Heavy vehicle effects on Florida freeways and multilane highways.
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Heavy vehicle effects on Florida freeways and multilane highways.

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  • Abstract:
    The Florida Department of Transportation’s (FDOT) primary guide for conducting highway capacity and level of

    service analyses from planning through design is the Transportation Research Board’s Highway Capacity Manual (HCM).

    FDOT’s FREEPLAN and HIGHPLAN software programs utilize truck passenger car equivalency (PCE) values from the

    HCM to account for the effects of trucks on traffic flow operations. The PCE values in the HCM used for freeways and

    multilane highways are based on a study performed in the mid-1990s. Since that time, commercial truck performance

    technologies have changed. Furthermore, loading conditions are considerably different today, given the tremendous

    growth in freight movement. Additionally, the PCE values developed in that study were based strictly on simulation and

    a now outdated version of CORSIM (5.0). And finally, the PCE values taken from that study for inclusion in the HCM

    correspond to just a single “typical” truck (although the study considered multiple categories of trucks), which may not be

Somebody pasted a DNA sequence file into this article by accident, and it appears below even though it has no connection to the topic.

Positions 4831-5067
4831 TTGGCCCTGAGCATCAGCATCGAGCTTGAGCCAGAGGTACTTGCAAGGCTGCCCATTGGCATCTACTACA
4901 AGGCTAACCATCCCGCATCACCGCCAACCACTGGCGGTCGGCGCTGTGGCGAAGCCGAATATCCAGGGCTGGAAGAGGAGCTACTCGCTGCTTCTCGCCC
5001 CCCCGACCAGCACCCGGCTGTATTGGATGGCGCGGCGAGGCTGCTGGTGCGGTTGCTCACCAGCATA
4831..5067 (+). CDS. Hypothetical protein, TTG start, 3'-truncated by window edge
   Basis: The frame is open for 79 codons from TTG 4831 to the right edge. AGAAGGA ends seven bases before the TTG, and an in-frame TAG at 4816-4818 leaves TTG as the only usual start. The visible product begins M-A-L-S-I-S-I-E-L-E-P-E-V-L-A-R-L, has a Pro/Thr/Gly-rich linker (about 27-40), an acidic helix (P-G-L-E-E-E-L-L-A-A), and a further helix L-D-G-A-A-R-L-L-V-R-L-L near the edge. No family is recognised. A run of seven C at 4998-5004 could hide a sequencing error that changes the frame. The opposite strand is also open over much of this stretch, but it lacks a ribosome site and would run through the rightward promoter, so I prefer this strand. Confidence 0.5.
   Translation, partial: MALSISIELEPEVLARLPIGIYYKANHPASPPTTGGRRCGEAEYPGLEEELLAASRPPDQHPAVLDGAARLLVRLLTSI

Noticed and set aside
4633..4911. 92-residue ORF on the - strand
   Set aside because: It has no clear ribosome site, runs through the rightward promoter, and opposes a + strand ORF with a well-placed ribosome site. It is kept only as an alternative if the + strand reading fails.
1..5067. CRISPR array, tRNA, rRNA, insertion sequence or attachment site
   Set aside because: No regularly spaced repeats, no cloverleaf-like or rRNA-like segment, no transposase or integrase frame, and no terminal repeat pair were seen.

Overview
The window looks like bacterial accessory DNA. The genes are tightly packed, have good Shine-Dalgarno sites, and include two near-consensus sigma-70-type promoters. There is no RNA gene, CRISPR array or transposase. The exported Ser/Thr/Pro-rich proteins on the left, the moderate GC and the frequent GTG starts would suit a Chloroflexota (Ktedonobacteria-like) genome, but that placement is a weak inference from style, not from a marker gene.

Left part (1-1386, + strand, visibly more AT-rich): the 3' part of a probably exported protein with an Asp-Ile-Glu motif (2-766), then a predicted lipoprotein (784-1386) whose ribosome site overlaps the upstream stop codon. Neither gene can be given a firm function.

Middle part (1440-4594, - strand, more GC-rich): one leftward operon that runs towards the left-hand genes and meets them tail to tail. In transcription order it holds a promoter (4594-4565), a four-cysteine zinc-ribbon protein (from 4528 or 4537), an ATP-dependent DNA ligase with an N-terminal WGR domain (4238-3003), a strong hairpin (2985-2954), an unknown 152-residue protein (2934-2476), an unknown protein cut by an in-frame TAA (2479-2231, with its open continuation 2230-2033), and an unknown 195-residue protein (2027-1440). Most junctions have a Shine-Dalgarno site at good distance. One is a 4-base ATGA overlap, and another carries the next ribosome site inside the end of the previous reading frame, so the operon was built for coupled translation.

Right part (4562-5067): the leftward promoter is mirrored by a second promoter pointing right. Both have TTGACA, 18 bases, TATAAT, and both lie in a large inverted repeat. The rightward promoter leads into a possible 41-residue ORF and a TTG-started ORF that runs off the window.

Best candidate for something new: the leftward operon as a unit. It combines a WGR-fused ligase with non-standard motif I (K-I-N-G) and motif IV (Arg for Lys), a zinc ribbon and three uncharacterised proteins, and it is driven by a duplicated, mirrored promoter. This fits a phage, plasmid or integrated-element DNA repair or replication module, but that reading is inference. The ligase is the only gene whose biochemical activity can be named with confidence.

representative of a typical truck in Florida, and accounting for just a single truck type may lead to considerable error in

    level of service results in some situations. Therefore, the objective of this project was to develop PCE values appropriate

    for commercial truck conditions on Florida freeways and multilane highways. The most prevalent truck types on Florida

    freeways and multilane highways were determined to be single unit, intermediate/interstate semi-tractor+trailer, and semitractor+double- trailer trucks. The CORSIM-NG simulation program was utilized to generate the traffic stream data for

    this study, as this program incorporates a more detailed truck acceleration model than other available simulation tools. In

    order to develop the PCE values, the methodology introduced into the literature by Sumner et al. was used. This

    methodology has also been utilized by others (e.g., Webster and Elefteriadou). Once the PCE calculations were run and

    the values were obtained for the three heavy vehicle types of interest, it was observed that PCE values generally increase

    with increases in proportion of grade, length of grade, traffic demand, free-flow-speed, and proportion of heavy vehicles.

    Conversely, the PCE values generally decrease as the number of lanes increases. Although it is difficult to directly

    compare the PCE values from this study to those of the HCM 2010 because the HCM values are much more generalized,

    for the same input conditions the PCE values from this study are generally slightly lower, which is largely due to the

    higher power-to-weight ratios of the trucks used in this study and the more detailed vehicle dynamics modeling

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